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Personality, Part V

  • The Humanistic Perspective on personality was led by Abraham Maslow who posited that human nature was based on growth and improvement
  • Maslow created the idea of self-actualization
  • Carl Rogers elaborated on the growth aspect of people with the concepts of unconditional positive regard, conditions of worth, self-concept, self, self-image, and congruence
  • Criticisms included the lack of scientific foundation
  • Positive Psychology has taken humanistic psychology’s ideas and added scientific support
  • The Social-Cognitive Perspective views behavior as influenced by the interaction between people’s traits and their social context
  • Individualistic and collectivist cultures view the world very differently and influence the development of personality traits

Personality, Part V

Lecture Slides are screen-captured images of important points in the lecture. Students can download and print out these lecture slide images to do practice problems as well as take notes while watching the lecture.

  1. Intro
    • The Humanistic Perspective
    • Abraham Maslow
    • Characteristics of Self-Actualizers
    • Carl Rogers
    • Incongruence and Congruence
    • Carl Rogers
    • Criticisms
    • The Socio-Cognitive Perspective
    • Reciprocal Determinism
    • Control
    • Individualistic and Collectivist Cultures
    • Assessing the Social-Cognitive Perspective
    • Measuring Personality
    • More Ways to Assess Personality
    • Personality Questionnaire
    • Psychodynamic Methods
    • Review
    • Intro 0:00
    • The Humanistic Perspective 0:12
      • Approach Focuses on Human Experience, Problems, Potentials, and Ideals
      • Human Nature
      • Free Choice
      • Subjective Experience Also Called Phenomenology
    • Abraham Maslow 2:34
      • The Self-Actualizing Person
      • Self-Actualization
      • Peak Experiences
    • Characteristics of Self-Actualizers 4:45
      • Efficient Perceptions of Reality
      • Comfortable Acceptance of Self, Others, and Nature
      • Spontaneity
      • Task Centering
      • Autonomy
      • Continued Freshness of Appreciation
      • Fellowship With Humanity
      • Profound Interpersonal Relationships
      • Comfort With Solitude
      • Non-Hostile Sense of Humor
      • Peak Experiences
    • Carl Rogers 8:45
      • Fully Functioning Person
      • Growth Promoting Climates Include Genuineness, Acceptance and Empathy
      • Unconditional Positive Regard
      • Self-Concept
      • Self
      • Self-Image
      • Incongruence
      • Ideal Self
    • Incongruence and Congruence 12:56
      • Incongruence and Congruence Venn Diagram
    • Carl Rogers 14:25
      • Incongruence Occurs When There is a Mismatch Between Any of the Three Entities
      • Self-Esteem Suffers When There is a Large Difference Between One's Ideals Self and Self-Image
      • Anxiety and Defensiveness are Common When The Self-Image Does Not Match the True Self
      • Conditions of Worth
      • Positive Self-Regard
      • Organismic Valuing
    • Criticisms 18:52
      • Not Scientific Enough
      • Too Filled With Values, Vague and Subjective
      • Terminology Based on Values, Not Scientifically Measurable Operational Definitions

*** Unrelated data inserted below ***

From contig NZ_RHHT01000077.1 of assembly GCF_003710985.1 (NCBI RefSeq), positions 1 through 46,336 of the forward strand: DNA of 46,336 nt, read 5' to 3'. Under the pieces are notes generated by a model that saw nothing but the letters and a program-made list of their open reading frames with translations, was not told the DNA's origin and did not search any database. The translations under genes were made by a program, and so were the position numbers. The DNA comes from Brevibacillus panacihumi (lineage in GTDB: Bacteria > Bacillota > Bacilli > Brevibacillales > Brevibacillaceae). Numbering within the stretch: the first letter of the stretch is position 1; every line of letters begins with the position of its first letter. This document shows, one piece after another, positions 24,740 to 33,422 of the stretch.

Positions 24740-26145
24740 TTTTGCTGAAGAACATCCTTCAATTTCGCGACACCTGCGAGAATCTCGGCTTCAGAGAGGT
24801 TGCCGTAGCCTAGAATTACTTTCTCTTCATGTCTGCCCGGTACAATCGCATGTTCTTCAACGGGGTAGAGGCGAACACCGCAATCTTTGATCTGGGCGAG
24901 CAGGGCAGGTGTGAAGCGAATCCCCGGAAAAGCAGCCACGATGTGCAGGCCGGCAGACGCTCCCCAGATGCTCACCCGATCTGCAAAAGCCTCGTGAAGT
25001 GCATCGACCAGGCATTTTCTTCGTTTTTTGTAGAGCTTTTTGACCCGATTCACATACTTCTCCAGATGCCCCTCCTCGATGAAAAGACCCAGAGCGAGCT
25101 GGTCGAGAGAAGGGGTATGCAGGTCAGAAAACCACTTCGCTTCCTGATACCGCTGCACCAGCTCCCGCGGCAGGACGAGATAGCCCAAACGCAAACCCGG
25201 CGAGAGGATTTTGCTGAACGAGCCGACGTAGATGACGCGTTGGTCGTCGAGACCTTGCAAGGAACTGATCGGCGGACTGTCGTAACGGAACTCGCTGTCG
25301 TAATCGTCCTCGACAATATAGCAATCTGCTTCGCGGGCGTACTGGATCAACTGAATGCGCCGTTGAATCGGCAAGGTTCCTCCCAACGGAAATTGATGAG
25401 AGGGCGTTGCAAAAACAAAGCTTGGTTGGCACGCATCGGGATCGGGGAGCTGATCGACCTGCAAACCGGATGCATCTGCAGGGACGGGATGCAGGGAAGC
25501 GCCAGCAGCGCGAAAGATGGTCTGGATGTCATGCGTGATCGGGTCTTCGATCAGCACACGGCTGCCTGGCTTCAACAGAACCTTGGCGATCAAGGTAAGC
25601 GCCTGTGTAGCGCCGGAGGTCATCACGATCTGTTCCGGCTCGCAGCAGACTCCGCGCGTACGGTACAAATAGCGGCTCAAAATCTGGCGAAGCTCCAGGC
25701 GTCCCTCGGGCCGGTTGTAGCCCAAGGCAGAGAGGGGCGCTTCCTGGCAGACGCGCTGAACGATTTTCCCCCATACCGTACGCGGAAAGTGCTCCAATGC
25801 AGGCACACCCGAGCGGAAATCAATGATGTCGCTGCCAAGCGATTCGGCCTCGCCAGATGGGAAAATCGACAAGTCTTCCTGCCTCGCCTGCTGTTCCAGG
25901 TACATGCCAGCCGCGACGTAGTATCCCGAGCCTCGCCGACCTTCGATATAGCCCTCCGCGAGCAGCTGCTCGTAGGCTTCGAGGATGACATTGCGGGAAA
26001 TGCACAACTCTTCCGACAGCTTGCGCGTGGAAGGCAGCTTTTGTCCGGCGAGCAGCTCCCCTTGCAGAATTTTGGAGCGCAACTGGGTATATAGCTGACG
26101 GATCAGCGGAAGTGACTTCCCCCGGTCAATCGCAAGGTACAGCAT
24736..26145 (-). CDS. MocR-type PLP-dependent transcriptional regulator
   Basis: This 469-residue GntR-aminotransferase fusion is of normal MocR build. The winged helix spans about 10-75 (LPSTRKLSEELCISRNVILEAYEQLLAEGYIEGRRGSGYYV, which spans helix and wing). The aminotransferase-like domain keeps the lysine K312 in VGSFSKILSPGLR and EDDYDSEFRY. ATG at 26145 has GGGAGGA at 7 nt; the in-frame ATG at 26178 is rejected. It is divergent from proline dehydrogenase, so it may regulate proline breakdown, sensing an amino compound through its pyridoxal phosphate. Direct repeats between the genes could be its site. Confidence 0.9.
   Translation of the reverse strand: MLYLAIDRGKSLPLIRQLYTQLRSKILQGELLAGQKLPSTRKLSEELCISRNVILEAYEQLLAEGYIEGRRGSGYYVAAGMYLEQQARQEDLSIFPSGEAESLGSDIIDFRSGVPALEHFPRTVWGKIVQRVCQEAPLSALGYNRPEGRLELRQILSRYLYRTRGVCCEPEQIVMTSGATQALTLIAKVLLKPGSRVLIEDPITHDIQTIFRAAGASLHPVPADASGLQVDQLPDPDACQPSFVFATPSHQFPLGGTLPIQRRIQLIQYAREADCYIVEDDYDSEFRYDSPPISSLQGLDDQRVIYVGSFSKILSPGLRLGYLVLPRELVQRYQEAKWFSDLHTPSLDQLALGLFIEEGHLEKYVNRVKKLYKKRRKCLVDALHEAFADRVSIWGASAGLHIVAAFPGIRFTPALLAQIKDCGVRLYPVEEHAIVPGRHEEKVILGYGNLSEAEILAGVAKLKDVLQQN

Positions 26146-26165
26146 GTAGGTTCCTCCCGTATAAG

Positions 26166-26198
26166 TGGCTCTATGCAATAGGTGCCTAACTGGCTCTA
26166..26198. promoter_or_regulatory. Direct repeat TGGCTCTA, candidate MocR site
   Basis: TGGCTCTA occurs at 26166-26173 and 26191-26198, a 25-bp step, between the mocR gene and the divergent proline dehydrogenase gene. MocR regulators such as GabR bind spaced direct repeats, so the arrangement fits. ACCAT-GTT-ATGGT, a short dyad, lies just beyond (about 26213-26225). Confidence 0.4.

• Naïve
      • Self-Esteem Movement of the 80s -- Trophies for Participating Not Achieving
      • Positive Psychology Movement -- Beginning of 1990s
    • The Socio-Cognitive Perspective 23:50
      • The Social Behavior Approach
      • Built from Combining Social Learning Theory or Bandura and Cognitive Features
      • Views Behavior as Influenced by the Interaction Between People's Traits and Their Social Context
    • Reciprocal Determinism 24:54
      • Reciprocal Determinism: Social-Cognitive Belief That Personality Emerges From Cognitions, Actions, and Environment
    • Control 27:12
      • Personal Control
      • Self-Efficacy
      • Locus of Control
      • External Locus of Control
      • Internal Locus of Control
    • Individualistic and Collectivist Cultures 32:46
      • Individualistic
      • Collectivist Culture
      • In social situations…
      • High Context Vs. Low Context
    • Assessing the Social-Cognitive Perspective 38:49
      • Social-Cognitive Theories Can Help Understand Such Problems as Drug Abuse, Unemployment, Academic Underachievement, and Teen Pregnancy
      • However…
      • Less Able to Explain Behavior that is Spontaneous, Irrational, and Sparked by Unconscious Motives
    • Measuring Personality 40:18
      • Interview
      • Unstructured Interview
      • Structured Interview
      • Limitations to Interviews
    • More Ways to Assess Personality 42:22
      • Direct Observation
      • Other Types of Assessment (Behavioral Assessment, Situational Test)
    • Personality Questionnaire 45:10
      • Paper-And-Pencil Measure
      • Minnesota Multiphasic Personality Inventory-2 (MMPI-2)
    • Psychodynamic Methods 45:56
      • Assessing Unconscious Processes -- Projective Tests
      • Thematic Apperception Test
      • Rorschach Inkblot Test
    • Review 47:06
      • How do the Humanists View the Creation of Personality?
      • In the View of Social-Cognitive Psychologists, What Mutual Influences Shape an Individual's Personality?
      • What are the Causes of Consequences of Personal Control?
      • What Underlying Principle Guides Social-Cognitive Psychologists in their Assessment of People's Behavior and Beliefs?
      • What has the Social-Cognitive Perspective Contributed to the Study of Personality, and What Criticisms Has it Faced?
      • Does Research Support the Consistency of Personality Traits Over Time and Across Cultures?
      • In the View of Social-Cognitive Psychologists, What Mutual Influences Shape an Individual's Personality?